Wednesday, February 3, 2010

British Rock, Metaphysics, and Jewish Identity

In case you are in need of a good philosophical question to ponder, here’s one I’ve been thinking about this week:

On Sunday, many of us who don’t care much about football will eagerly watch the half-time show, featuring the classic British rock band, The Who—sort of.

The thing is, two of the four members of the band—drummer Keith Moon and bass player John Entwistle—have died. So we basically have half of The Who, Pete Townsend and Roger Daltrey.

Hence the question: is half of The Who still The Who?

Consider: If Paul McCartney and Ringo Starr got together to play (as they have, on occasion) no one would say, “Oh, it’s The Beatles.”

Maybe this indicates that some band members are more important than others. If the remaining half of The Who was Moon and Entwistle, few would think of them as The Who. In other words, maybe there is a kind of “essence” of a band—Lennon and McCartney with The Beatles—and that’s the part that makes it that band. By way of example: Nirvana went through quite a few drummers, and with each, was still Nirvana. But once Kurt Cobain died, the band was unquestionably dead with him.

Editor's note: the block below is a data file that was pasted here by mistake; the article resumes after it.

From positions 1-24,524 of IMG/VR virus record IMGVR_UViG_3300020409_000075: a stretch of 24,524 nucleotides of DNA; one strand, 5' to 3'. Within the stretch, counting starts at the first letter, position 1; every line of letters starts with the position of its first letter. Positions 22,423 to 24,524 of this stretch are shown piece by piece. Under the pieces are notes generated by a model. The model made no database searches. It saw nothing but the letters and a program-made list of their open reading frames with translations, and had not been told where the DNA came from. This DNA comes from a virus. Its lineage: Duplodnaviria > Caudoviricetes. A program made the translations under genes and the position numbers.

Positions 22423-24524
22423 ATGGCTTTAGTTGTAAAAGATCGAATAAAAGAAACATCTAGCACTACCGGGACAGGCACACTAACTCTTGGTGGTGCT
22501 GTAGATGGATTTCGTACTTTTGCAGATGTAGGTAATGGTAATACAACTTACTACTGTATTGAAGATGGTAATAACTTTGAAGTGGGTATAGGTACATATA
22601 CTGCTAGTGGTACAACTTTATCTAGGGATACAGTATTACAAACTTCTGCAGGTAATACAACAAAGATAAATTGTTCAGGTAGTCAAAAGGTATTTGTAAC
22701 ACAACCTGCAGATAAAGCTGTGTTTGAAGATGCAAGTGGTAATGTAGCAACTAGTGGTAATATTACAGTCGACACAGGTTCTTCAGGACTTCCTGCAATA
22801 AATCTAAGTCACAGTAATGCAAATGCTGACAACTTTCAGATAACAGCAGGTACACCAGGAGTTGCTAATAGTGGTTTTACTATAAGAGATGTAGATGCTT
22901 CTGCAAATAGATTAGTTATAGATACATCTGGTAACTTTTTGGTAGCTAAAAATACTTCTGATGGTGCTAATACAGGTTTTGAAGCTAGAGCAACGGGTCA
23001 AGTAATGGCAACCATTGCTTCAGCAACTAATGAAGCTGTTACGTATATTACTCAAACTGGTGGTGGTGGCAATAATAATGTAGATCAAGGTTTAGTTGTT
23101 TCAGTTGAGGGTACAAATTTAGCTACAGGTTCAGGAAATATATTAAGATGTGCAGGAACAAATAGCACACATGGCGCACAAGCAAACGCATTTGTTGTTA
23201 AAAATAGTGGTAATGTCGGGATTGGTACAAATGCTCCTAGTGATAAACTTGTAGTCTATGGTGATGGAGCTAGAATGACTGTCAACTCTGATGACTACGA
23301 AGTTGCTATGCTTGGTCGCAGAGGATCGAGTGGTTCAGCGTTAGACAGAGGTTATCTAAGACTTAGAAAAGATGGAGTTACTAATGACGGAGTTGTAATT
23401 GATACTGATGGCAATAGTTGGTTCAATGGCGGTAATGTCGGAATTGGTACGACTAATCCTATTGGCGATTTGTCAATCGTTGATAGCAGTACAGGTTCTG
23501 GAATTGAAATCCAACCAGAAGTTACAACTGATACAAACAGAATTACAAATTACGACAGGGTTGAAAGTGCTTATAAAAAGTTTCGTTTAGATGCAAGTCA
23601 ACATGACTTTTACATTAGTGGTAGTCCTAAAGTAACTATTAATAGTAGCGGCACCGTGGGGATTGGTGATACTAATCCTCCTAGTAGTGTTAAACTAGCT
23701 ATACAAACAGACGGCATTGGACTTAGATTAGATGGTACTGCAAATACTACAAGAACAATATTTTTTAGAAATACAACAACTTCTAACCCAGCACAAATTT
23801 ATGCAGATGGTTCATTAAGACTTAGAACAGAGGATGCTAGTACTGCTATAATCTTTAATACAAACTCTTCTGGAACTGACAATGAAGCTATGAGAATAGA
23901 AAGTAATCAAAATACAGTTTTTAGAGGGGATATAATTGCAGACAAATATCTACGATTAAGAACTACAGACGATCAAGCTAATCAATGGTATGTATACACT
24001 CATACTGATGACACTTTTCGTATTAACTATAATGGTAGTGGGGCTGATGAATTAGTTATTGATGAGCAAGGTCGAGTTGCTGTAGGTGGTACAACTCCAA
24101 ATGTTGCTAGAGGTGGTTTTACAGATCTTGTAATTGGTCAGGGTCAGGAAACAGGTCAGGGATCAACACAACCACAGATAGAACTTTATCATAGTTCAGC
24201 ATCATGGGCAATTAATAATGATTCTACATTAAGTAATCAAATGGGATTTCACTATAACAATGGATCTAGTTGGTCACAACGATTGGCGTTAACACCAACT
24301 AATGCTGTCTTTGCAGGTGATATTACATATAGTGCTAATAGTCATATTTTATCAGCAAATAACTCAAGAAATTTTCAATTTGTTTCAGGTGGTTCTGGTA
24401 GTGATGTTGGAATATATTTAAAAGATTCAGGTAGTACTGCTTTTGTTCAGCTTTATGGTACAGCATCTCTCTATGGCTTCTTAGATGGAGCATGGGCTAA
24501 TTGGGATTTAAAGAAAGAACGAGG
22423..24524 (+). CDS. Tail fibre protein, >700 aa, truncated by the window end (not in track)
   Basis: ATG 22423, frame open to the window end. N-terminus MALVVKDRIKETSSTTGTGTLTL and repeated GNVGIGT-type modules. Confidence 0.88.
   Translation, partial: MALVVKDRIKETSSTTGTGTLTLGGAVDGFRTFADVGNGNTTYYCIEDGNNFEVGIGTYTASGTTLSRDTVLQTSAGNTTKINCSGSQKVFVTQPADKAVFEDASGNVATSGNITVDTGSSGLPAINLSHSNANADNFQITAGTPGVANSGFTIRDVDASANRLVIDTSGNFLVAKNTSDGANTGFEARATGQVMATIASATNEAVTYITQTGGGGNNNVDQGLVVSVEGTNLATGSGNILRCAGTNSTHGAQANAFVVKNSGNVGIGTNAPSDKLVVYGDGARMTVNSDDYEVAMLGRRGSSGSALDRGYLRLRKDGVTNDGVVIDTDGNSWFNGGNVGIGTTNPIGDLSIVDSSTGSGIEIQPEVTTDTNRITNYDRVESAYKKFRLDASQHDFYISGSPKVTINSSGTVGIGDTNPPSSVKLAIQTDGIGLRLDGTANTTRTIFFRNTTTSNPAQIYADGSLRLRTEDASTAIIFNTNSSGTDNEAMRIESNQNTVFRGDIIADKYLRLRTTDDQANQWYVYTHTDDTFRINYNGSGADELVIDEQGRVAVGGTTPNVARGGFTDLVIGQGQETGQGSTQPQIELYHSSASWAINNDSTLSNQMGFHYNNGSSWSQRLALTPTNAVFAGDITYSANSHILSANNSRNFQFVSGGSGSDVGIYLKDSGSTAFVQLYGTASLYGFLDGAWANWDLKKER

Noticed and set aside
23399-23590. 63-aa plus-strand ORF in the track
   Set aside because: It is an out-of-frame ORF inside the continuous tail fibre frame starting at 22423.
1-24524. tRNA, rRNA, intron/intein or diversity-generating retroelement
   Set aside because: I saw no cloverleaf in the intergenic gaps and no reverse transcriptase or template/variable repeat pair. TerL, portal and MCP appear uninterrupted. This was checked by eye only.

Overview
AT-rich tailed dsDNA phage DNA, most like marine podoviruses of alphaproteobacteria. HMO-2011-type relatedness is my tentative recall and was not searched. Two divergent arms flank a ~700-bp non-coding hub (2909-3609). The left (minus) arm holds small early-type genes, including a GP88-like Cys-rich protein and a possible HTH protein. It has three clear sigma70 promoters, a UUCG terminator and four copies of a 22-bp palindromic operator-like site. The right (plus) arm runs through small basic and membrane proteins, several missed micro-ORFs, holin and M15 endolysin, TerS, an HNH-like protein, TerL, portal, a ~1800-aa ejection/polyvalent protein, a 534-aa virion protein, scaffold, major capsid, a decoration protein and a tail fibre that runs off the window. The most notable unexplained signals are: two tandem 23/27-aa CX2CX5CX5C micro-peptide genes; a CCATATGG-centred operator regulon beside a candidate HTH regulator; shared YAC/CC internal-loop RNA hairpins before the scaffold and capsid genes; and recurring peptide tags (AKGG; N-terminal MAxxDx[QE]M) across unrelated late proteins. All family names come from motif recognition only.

And so the old Jewish question: Is there a parallel “essence” to Judaism? Clearly there are many variations in Jewish practice: Reform, Conservative, Orthodox, Reconstructionist, Ashkenazi and Sephardi, etc.

Is there a common element that is essential—a Kurt Cobain or Lennon/McCartney of Jewish practice(s)?

Or is essentialist thinking out-dated and obsolete, as some suggest? Maybe The Who are just The Who because they call themselves The Who, and this is just a question of semantics.

What do you think?

Meanwhile, I’m sad the half-time show won’t leave enough time for “Won’t Get Fooled Again”

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